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briefly and then we, some of the top level actions. in january, and as we confirmed through the subsequent investigations, we do have some systemic issues in our missile community. so, indeed temperature cultural issues here. i picked up on spotty morale and micromanagement issues at all bases and so did those who participated in our reviewed. this me back to call for plan going forward to address this community and these issues, not simple play plan to aaddress the cheating alone. indeed the commander directed investigation and forced improvement program does have a number of recommends to address the climate within the community and issues of -- just in recognition of how important the
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nuclear mission is to our national security. second, by 10 january, i certainly felt the testing and training environment was unhealthy. the drive to always score 100% on exams, when 90% was the standard, and the use of these scores in some cases as the sole differentiator on who was proposed and who wasn't, seemed inappropriate to me. and we'll be changing dramatically how we conduct testing and training going forward. while at all times keeping the standards and evaluation criteria appropriately high for nose involved with number clear matters. third, told you there would be accountability both for the missileeers involved as well as leaders. first, on leaders. nine officers in leadership positions at malmstrom were recommended for removal. one officer submitted his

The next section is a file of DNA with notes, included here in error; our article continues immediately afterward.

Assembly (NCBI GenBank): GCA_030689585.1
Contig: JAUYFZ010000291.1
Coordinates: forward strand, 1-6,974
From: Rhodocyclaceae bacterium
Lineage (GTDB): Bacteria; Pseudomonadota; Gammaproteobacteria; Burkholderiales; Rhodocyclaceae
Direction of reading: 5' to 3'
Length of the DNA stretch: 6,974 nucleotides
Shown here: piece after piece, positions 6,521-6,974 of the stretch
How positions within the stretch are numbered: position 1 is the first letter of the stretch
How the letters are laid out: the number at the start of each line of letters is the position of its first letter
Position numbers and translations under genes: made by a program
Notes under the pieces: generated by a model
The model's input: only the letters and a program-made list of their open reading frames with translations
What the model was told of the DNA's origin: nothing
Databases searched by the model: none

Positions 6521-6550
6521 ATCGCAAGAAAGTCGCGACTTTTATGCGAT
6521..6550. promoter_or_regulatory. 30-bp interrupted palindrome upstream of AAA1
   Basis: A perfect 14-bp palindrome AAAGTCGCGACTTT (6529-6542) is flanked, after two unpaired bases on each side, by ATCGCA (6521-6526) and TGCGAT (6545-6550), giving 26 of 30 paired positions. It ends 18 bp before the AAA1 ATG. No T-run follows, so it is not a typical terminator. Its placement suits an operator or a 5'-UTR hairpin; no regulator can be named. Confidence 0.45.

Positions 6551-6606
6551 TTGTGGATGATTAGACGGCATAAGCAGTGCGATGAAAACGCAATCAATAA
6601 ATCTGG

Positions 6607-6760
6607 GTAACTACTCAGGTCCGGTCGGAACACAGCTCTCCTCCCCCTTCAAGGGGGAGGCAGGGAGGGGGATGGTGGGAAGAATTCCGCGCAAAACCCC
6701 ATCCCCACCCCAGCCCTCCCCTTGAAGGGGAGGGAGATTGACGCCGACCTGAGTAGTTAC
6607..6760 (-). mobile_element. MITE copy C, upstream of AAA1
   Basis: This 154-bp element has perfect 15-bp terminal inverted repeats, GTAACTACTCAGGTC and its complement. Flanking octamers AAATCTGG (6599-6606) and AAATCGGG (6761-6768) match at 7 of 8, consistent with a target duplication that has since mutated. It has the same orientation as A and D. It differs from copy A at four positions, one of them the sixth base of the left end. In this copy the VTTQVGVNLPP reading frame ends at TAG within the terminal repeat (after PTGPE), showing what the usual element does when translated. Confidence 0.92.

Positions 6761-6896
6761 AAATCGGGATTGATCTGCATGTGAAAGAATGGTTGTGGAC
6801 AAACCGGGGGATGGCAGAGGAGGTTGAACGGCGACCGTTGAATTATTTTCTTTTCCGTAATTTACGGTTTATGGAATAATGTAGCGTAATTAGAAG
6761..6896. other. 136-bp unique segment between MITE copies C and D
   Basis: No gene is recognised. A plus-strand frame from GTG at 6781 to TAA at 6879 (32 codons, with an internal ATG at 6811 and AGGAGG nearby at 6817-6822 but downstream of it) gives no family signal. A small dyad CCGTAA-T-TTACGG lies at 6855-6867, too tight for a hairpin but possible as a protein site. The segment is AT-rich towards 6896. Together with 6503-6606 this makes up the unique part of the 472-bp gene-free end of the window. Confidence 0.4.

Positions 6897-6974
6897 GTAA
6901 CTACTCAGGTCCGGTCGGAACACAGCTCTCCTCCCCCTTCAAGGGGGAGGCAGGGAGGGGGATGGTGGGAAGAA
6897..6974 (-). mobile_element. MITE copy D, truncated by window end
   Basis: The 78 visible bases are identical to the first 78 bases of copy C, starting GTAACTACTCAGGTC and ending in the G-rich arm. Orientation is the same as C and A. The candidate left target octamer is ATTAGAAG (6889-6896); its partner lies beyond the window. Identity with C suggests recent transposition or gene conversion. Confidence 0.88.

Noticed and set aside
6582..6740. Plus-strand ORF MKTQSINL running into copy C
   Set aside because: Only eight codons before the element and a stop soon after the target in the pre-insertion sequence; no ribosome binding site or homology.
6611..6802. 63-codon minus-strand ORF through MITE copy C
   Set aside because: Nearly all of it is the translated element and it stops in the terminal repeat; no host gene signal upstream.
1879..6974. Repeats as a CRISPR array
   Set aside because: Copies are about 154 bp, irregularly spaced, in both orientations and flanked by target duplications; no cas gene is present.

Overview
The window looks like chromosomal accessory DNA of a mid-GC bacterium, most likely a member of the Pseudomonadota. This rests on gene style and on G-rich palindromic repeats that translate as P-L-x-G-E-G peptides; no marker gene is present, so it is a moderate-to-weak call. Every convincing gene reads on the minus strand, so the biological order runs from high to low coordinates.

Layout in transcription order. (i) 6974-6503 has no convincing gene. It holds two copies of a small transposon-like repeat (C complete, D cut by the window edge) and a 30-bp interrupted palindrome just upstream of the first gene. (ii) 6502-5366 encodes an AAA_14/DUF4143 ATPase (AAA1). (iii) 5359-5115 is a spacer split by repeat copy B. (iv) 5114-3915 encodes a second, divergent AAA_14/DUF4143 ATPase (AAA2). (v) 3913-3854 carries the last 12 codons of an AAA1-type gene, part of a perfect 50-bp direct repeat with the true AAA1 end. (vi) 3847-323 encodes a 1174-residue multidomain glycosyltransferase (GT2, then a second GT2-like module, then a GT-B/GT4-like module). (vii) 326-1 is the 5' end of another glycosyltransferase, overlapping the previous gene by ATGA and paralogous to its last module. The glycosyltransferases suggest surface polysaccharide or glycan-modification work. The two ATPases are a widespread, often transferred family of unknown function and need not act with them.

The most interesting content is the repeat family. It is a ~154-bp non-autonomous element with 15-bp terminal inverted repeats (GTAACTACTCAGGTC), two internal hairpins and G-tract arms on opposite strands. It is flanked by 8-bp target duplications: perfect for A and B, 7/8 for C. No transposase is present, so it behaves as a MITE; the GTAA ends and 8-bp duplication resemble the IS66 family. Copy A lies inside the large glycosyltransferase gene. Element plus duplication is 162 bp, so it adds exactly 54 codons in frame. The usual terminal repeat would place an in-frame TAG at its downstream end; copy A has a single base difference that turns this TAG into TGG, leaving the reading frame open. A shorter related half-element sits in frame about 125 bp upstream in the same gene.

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resignation and will retire. so this is a total of 10 leaders in all. none of these leaders were directly involved in a test compromise, but the commander directed investigation indicated that they failed to provide adequate oversight of their crew force. now, on the missileers. the investigation ultimately grew to 100 officers that were implicated and being investigated as part of the compromise. of the 100, nine actually were not substantiated. and will be returned to duty as soon as practicable. general wilson will give you more details on all of this shortly. the fourth, given that this indeed was a major failure in integrity, the fourth thing talk about back in january was how i thought we needed to re-invigorate our core values across the air force, and certainly secretary hagel called upon each of us in the services